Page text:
$\begingroup$ @Alexander: The way I indicate how the spectrum of $CP^n$ can be computed does not use (directly) the rep theory arguments you mention. Assuming one knows the eigenfunctions of the Laplacian on spheres (by using spherical harmonics), the invariant ones will be eigenfunctions of the Laplacian on projective spaces. Now, following your suggestions, one can also compute the spectrum using irreducible representations of $SU(n)$. From the PeterWeyl Theorem one gets a decomposition of $L^2(SU(n))$ and then of $L^2(CP^n)$ by picking only invariant rep's ... $\endgroup$ Jan 20 '12 at 17:39

1$\begingroup$ @Alexander: ... The Casimir element acts on each representation that appears in this decomposition of $L^2(CP^n)$ as multiplication by a certain scalar, that depends on half the sum of the positive roots of the representation and its highest weight. The formula can be found e.g. in N. Wallach's book. Thus, since the irred rep's of $SU(n)$ are wellknown, one can look at the ones that appear in the decomposition of $L^2(CP^n)$ and compute its highest weight and half sum of positive roots to obtain the corresponding eigenvalue. Doing this for all such representations gives the entire spectrum. $\endgroup$ Jan 20 '12 at 17:42

$\begingroup$ @Renato thank you for your comments ! But let me formulate in the other words my remark. What is (or is there) the easiest (1sentence) way to get spectrum for $L^2(CP^n)$ ??? What I advocated that it should be $S^k(C^n)$. May be argument is unclear (I can try to explain if so)  but it is quite short. $\endgroup$ Jan 21 '12 at 14:59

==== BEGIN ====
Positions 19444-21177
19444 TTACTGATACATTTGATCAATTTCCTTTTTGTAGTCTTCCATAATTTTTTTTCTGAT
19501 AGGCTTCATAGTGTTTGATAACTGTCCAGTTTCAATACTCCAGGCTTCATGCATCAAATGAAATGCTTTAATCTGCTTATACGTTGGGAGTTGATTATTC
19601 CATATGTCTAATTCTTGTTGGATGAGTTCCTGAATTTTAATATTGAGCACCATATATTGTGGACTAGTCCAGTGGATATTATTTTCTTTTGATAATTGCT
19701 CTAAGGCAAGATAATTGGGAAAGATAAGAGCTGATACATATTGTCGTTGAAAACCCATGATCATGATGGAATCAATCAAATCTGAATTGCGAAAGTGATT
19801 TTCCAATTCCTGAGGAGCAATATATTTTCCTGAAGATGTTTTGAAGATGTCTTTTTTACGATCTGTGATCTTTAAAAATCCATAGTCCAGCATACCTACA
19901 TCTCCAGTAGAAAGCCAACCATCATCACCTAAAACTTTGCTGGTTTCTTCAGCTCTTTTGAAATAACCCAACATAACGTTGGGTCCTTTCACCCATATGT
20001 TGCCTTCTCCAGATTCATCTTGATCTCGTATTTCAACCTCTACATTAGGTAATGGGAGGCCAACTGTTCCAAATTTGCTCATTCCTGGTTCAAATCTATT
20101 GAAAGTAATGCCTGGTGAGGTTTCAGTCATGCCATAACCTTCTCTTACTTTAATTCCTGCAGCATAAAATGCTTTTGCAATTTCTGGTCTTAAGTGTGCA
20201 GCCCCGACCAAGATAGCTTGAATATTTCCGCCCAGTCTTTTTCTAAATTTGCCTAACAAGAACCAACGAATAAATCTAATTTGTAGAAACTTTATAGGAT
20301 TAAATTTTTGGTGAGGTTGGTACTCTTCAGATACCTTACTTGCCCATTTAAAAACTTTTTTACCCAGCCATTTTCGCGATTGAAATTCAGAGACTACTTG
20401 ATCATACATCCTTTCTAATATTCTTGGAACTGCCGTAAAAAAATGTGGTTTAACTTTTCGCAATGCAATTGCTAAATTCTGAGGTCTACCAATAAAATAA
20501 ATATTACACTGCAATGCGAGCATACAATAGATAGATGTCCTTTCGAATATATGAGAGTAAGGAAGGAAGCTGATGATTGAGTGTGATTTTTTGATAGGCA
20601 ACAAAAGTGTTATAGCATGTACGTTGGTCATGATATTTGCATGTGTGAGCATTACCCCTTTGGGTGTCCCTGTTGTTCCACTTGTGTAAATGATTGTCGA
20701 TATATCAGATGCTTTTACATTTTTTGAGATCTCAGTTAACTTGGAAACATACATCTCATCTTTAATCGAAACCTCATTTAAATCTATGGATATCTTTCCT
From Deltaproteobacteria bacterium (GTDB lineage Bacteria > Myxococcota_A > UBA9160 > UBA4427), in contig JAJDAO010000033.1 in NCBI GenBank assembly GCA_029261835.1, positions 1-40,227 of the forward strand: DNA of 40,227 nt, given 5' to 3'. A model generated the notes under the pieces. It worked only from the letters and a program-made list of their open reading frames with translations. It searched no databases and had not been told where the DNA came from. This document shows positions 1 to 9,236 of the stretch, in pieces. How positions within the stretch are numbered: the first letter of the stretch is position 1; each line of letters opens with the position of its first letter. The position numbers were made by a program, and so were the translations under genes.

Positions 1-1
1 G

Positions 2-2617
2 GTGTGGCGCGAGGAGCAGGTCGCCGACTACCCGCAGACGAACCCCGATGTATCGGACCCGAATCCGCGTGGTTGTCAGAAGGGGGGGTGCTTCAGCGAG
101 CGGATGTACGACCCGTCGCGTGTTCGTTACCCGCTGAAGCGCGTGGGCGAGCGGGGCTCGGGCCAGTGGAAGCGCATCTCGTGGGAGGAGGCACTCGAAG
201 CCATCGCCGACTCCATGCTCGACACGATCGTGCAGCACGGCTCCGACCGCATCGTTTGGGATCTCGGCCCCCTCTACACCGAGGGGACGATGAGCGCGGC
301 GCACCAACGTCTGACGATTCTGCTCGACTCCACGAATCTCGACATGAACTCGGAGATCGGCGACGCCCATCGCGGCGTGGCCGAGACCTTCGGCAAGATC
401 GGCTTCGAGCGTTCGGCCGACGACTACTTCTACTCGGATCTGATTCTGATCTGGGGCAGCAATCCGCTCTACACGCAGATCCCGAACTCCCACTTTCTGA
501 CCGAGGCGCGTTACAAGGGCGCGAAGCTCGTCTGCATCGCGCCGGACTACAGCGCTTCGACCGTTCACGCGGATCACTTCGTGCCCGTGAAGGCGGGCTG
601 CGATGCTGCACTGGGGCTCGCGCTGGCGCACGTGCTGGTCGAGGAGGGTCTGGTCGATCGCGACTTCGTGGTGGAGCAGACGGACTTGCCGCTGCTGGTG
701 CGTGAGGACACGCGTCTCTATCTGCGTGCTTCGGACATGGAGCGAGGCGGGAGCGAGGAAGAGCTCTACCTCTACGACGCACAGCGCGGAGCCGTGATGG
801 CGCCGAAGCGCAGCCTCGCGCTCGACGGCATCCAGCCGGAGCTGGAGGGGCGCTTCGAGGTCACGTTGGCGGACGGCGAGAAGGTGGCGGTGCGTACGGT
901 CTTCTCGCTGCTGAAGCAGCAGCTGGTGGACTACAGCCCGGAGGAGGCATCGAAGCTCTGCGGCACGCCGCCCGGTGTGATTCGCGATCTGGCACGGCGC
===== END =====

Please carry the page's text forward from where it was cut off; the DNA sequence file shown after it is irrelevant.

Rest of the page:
$\begingroup$ @Alexander: I'm afraid there's no "1sentence" way to get that... If I understood correctly what you suggest, the point is to use the PeterWeyl theorem to decompose $L^2(G/K)=\bigoplus o_\rho(G/K)$ where we sum over equivalence classes of representations $\rho$ of $G$ for which $K$ has some nontrivial fixed vector. [for details, see Thm 1.3, p. 17 of Takeuchi's book "Modern spherical functions", AMS] Then, applying this to $G/K=SU(n+1)/S(U(1)\times U(n)$ we get a decomposition of $L^2(CP^n)$ and we know how the Casimir element acts on each factor (by mult. by the correspondent eigenvalue). $\endgroup$ Jan 21 '12 at 17:32
See SPECTRA AND EIGENFORMS OF THE LAPLACIAN ON $S^n$ AND $P^(C)$ (osaka j math 1977, you can skip to page 529 or if really lazy look at Theorem 5.2
Not an answer but advise.
Laplace probably(?) comes(should I explain this "comes"???) from quadratic Casimir in U(g) up to scalar factor which depends on volume.
Casimir can be written as \sum_i e^ie_i, where e^i and e_i are dual basises in g, with respect to CartanKilling form.
So the question is what is the minimal eigen of quadratic Casimirs in finitedim representations which enter decomposition of L^2(CP^n).
I guess(?) standard vector representation of su(n) in C^n enters this decomposition.
I guess(?) minimal eigen of quadratic Casimir in ALL irreps corresponds to this C^n.
If all guesses are correct you need just to calculate e^ie_i value in C^n and also care about the scalar which is related to volume normalization.